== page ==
With the debt crisis bill passed, Minnesota’s congressional delegation is out on recess–and Al Franken is using the time to visit Greater Minnesota.
It’s no secret the Frankens are pie lovers, so Bluestem isn’t surprised to read about this stop in yesterday’s Mankato Free Press article, Franken continues trip through Mankato area:
Al Franken’s wide-ranging tour of south-central Minnesota comes to Mankato today following stops Wednesday at Farmfest near Redwood Falls, Lyle’s Cafe in Winthrop and the New Ulm Medical Center.
The Farmfest stop is a traditional one for Minnesota’s elected officials, and the famous pie at Lyle’s explains the Winthrop stop.
Winthrop is just down Highway 15 from Bluestem’s national headquarters in Hutchinson.
It’s too bad my state representative Ron Shimanski couldn’t enjoy some pie with Al at the restaurant just outside Minnesota House District 18A, but the Minnesota Independent reports that the Silver Lake apple grower was headed far farther south.
No wonder constituents like Gus Ziemer send letters with headlines like Party politics caused lawmakers to stray from their duty to the Hutchinson Leader. Heck of a party.
Franken’s progress across the prairie demonstrates there’s plenty to do in sunny Greater Minnesota and that Al talks fluent Minnesotan. The Marshall Independent reports in Franken talks agriculture at Farmfest:
With a debt ceiling deal reached in Washington, national legislators are coming back to Minnesota. U.S. Sen. Al Franken was present at Farmfest on Wednesday, speaking at the main forum tent and meeting with members of the public. However, questions from audience members at the forum tended to center more around topics like ethanol subsidies and the next Farm Bill.
Franken gave an update on his involvement with agriculture-related issues in Congress. Agriculture is a key part of Minnesota’s economy and traditions, Franken said. “I know that in representing Minnesota, a large part of my job is representing you,” he told audience members. . . .
The rest of the article is a fascinating read about Franken’s fairly technical responses to the questions–but the discourse is pretty familiar stuff out here on the prairie. That gal in the bib-overalls may not have an Ivy League degree like the junior senator, but raise a point about federal farm policy, impossibly complex, and she’ll sound like the expert she is. And has to have been to stay in an brutal business.
Franken fits in pretty well with the farmers.
His remarks at the farmshow parallel a column in the ECM chain, Sen. Franken fights for future of Minnesota farmers, which touches on renewable energy and railroad issues. Go check it out.
The West Central Tribune reports in Sen. Franken talks agriculture, debt vote at Farmfest stop:
. . .Dressed in khaki pants, a dark collared shirt and cowboy boots, Franken fit right in during his Wednesday afternoon radio interview with Lynn Ketelsen of the Linder Farm Market.
The Democratic senator, back in Minnesota while Congress is in recess for a month, said he was not pleased with how the negotiations went to keep the country from defaulting on its obligations. . . .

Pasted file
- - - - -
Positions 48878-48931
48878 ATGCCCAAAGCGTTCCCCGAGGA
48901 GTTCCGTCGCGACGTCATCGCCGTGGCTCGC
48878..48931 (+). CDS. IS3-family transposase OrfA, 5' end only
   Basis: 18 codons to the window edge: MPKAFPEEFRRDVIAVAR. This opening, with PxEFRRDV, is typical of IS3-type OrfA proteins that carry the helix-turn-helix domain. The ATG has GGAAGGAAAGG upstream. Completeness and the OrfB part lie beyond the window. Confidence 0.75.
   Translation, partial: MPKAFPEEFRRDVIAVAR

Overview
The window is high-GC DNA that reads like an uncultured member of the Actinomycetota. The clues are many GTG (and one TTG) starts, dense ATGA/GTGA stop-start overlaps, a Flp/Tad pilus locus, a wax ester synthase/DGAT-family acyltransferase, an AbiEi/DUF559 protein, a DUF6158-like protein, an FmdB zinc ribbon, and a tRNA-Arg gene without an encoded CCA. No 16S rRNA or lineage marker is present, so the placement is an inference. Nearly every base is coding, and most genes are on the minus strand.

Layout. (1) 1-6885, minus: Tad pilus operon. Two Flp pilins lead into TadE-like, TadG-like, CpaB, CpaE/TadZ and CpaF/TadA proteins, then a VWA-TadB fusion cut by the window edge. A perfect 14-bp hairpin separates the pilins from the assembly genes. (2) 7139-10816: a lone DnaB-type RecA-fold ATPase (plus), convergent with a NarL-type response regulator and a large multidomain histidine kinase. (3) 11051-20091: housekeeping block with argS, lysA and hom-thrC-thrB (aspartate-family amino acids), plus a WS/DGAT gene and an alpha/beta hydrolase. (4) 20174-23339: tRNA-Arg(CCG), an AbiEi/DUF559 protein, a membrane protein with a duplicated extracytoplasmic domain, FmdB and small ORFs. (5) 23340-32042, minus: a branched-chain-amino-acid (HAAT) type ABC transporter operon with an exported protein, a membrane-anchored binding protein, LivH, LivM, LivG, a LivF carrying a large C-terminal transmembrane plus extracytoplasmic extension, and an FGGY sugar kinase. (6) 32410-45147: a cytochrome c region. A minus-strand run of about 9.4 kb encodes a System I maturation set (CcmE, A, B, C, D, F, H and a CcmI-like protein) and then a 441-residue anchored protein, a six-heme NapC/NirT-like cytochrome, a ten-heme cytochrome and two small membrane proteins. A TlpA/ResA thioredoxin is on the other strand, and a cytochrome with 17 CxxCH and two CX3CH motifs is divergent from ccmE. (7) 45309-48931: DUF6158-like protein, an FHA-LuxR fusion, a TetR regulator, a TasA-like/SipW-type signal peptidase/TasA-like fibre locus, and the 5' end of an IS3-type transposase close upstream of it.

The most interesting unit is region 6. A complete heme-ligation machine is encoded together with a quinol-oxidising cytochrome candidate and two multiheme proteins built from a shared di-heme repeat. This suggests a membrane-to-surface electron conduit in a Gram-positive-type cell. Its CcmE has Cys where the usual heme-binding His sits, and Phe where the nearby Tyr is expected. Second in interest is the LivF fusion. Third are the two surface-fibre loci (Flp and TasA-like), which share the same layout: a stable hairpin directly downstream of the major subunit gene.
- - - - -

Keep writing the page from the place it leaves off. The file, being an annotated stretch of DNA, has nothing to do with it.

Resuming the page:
In addition to the radio interview in front of an audience under the Forum Tent at Farmfest, Franken spoke to the crowd there for about 15 minutes about various issues facing Minnesota farmers, including the 2012 Farm Bill that Franken said he hopes is actually completed in 2012.
Franken said that direct payments to farmers and agriculture research could “take a hit” in next year’s legislation. The current farm program includes “direct payments” to farmers that are paid each year on qualifying crops regardless of market conditions, and “countercyclical payments” that are paid only in years when market prices fall below a set level.
“It seems an emphasis is on a safety net program to make sure we keep farmers farming,” Franken said.
As a member of the Senate Committee on Energy and Natural Resources, Franken said he is working on legislation to capitalize on wind energy and give small farms and cooperatives the opportunity to own wind.
Franken also spent time Wednesday at the University of Minnesota tent at Farmfest and meeting his constituents on the grounds of the annual show. . . .
The focus shifted from ag to health care for the New Ulm stop, the Journal reports in Franken talks health care, debt ceiling:
Sen. Al Franken stopped by New Ulm on Wednesday for an update on the status of the New Ulm Medical Center’s (NUMC) Heart of New Ulm program.
NUMC Administrator Toby Freier and Heart of New Ulm Community Coordinator Betsy Pieser led a brief presentation on the status of Heart of New Ulm before taking questions from Franken.
The main highlight was a Center of Health Care Innovation at Allina study showing a drop in New Ulm heart attacks and the HeartBeat Connections program that provides health coaching. . . .
. . .Franken said after the meeting that he thought Heart of New Ulm was overall moving in the right direction.
“It’s unrealistic to for people to expect an incredible transformation this soon,” said Franken, “But, as pointed out, it’s doing a good job of bucking obesity trends nationally and in Minnesota.”
Franken said there needs to be a national push to approach health care like the Heart of New Ulm, which emphasized keeping people healthy as opposed to just treating illness.
Staff writer Josh Moniz covers Franken’s reaction to the debt ceiling bill in depth. Definitely worth a read.
Though Franken established himself first as a comedian, it’s clear from the coverage that he’s growing comfortable in his relatively new senatorial skin, at ease with policy and the wide range of people on the prairie. Doggone it, we like him.